Last month, I saw the trailer for Alexander Payne's Nebraska, and only the fact that it was a Payne film made me want to see it.
The premise seemed a dead end: Bruce Dern plays an elderly man named Woody Grant living in Billings, Mont., who gets a letter saying he's won $1 million. All he needs to do is call a number and maybe buy a magazine subscription.
Carol Burnett won the Mark Twain Prize for American Humor in October. The award ceremony â€” including tributes from Tina Fey, Amy Poehler, Martin Short and Vicki Lawrence â€” will be broadcast on PBS Sunday, Nov. 24.
Burnett was among the first women to host a TV variety show. The Carol Burnett Show ran on CBS from 1967 to '78, and won 22 Emmys. It was famous for its movie parodies, the soap opera spoof "As The Stomach Churns" and its sketches about a bickering family. For most of the show's run, Burnett shared the stage with Vicki Lawrence, Harvey Korman and Tim Conway.
Originally published on Thu November 14, 2013 3:08 pm
After spending much of his career in supporting roles, actor Bruce Dern is finally getting some recognition: He won the best actor award at this year's Cannes Film Festival for his performance in the new film Nebraska.
Pity the poor essay collection. Unlike its close, more creative neighbor â€” the short story collection â€” or its snooty relation, The Novel, the humble essay collection is the wallflower of the literary world. And, when an essay collection is composed â€” as Ann Patchett's new volume partly is â€” of pieces previously printed in fashion and pet lovers' magazines, it really might seem like a grab bag of minor material â€” as, admittedly, a few of the pieces here are.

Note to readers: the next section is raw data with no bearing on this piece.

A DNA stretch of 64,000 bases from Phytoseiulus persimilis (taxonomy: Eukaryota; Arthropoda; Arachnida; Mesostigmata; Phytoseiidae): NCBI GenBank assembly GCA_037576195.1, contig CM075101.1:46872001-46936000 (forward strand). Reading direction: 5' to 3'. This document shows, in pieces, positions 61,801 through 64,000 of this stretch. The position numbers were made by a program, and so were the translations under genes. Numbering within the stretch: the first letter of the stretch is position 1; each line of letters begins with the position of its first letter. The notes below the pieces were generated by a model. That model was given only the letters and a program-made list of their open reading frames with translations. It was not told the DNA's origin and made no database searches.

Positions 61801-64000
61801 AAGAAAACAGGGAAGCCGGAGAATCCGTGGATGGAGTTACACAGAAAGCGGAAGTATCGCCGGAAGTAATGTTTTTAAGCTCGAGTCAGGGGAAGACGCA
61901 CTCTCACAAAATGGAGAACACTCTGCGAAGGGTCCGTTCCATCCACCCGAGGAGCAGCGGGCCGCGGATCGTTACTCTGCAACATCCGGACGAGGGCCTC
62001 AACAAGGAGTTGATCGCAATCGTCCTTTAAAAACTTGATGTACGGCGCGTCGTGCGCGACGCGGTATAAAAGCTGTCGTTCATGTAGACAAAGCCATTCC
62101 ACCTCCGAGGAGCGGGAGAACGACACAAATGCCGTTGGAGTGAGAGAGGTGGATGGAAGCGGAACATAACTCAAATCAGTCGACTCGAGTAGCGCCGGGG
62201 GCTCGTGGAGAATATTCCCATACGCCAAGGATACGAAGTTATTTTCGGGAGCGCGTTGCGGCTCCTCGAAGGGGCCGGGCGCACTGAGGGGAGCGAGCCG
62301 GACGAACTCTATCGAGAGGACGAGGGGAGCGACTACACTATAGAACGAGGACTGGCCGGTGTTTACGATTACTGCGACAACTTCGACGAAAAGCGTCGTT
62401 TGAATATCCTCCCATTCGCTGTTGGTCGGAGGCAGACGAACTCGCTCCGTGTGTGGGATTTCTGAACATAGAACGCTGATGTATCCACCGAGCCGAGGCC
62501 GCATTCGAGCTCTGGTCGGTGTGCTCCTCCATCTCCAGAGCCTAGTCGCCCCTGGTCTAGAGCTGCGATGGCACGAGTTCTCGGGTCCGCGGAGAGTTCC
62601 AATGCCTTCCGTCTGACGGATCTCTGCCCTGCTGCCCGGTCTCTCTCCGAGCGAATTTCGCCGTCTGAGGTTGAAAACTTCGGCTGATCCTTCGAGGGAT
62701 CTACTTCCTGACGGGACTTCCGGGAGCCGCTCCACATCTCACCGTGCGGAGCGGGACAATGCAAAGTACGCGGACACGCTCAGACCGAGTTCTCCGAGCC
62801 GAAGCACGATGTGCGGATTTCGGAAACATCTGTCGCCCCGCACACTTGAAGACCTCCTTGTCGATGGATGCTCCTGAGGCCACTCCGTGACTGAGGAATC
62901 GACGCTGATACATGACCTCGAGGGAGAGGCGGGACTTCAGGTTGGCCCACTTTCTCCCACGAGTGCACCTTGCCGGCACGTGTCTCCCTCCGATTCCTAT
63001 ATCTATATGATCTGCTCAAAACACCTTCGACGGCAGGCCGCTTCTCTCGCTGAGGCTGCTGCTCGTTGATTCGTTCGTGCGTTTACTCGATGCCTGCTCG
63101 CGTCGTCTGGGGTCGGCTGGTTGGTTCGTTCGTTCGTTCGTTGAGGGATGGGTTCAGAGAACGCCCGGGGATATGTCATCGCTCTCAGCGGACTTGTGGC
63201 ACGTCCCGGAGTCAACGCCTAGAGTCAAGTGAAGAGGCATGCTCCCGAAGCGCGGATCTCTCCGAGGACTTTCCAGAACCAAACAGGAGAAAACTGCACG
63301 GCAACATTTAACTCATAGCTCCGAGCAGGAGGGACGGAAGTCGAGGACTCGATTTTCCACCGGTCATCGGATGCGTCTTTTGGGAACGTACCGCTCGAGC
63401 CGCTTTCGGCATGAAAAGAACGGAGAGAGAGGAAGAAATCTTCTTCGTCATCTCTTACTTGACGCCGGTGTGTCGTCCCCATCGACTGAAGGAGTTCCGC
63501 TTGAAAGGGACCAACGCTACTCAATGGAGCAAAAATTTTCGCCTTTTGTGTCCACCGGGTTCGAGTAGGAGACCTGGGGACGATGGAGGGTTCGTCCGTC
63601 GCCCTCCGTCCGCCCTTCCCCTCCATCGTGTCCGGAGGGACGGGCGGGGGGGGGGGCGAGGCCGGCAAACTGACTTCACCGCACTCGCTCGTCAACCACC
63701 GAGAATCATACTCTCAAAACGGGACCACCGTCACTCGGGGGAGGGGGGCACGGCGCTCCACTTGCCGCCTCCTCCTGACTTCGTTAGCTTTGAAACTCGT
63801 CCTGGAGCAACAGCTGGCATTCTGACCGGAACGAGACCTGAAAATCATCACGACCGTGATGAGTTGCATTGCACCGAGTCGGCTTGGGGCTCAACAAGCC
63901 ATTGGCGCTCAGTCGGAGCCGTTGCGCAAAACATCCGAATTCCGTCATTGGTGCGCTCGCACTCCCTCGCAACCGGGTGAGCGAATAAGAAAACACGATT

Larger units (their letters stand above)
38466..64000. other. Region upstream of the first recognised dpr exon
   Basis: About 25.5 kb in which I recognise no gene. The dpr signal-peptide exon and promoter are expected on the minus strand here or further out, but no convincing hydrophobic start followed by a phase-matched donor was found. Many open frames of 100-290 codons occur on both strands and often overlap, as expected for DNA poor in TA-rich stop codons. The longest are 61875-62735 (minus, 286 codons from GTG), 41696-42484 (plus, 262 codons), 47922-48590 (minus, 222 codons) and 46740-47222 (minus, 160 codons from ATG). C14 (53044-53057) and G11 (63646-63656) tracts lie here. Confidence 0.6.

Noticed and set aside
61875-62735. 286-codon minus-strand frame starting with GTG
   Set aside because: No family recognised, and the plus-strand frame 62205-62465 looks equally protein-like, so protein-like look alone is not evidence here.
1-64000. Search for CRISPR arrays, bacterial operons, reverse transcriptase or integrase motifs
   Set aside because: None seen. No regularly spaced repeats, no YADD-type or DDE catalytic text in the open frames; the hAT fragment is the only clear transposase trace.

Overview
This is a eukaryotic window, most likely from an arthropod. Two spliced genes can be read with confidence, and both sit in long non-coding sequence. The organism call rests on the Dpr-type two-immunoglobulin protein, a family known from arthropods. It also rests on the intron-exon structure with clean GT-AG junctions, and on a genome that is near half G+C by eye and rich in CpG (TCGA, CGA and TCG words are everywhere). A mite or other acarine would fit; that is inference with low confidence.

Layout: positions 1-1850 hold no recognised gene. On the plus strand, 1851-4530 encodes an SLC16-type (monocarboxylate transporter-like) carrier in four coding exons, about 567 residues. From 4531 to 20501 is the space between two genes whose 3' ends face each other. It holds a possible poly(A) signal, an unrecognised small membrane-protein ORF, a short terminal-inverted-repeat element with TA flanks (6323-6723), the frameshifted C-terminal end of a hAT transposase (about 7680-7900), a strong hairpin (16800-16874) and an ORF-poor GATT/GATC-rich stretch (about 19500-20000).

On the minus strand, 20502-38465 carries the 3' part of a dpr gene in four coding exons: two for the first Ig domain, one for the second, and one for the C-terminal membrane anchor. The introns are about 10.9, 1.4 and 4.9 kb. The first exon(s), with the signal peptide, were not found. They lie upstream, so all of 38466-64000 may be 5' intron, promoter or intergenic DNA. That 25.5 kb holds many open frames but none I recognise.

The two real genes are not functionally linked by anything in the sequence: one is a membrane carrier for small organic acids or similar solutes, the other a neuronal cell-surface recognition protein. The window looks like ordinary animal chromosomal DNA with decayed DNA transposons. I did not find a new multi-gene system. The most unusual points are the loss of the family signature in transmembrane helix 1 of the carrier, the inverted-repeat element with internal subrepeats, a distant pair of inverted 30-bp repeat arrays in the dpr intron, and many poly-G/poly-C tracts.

When you think of recycling, you probably think of cans, plastic bottles and newspapers. Well, think a little bigger.
There are businesses devoted to recycling metal, paper, plastic, oil, textiles, cell phones, computers, motors, batteries, Christmas lights, cars and more. The hidden world of globalized recycling and reclamation, and its impact on the environment and the global economy, is the subject of the new book Junkyard Planet by journalist Adam Minter.
Even taken together, the charges didn't seem to amount to that big a deal â€” just a matter of quoting a few factual statements and a Wikipedia passage without attributing them. But as Rand Paul discovered, the word "plagiarism" can still rouse people to steaming indignation. Samuel Johnson called plagiarism the most reproachful of literary crimes, and the word itself began as the name of a real crime. In Roman law, a plagiarius was someone who abducted a child or a slave â€” it's from "plaga," the Latin word for a net or a snare.
This Veterans Day, considers these lines from the preface to Fire And Forget, a collection of short stories by veterans of the wars in Iraq and Afghanistan:
On the one hand, we want to remind you ... of what happened ... and insist you recollect those men and women who fought, bled, and died in dangerous and far-away places. On the other hand, there's nothing most of us would rather do than leave these wars behind. No matter what we do next, the soft tension of the trigger pull is something we'll carry with us forever.
Tenor saxophonist Booker Ervin came to New York in 1958. Pianist Horace Parlan heard him and invited Ervin to sit in one night with a band he worked in. That's how Ervin got hired by bassist Charles Mingus, who featured him on albums like Blues and Roots and Mingus Ah Um.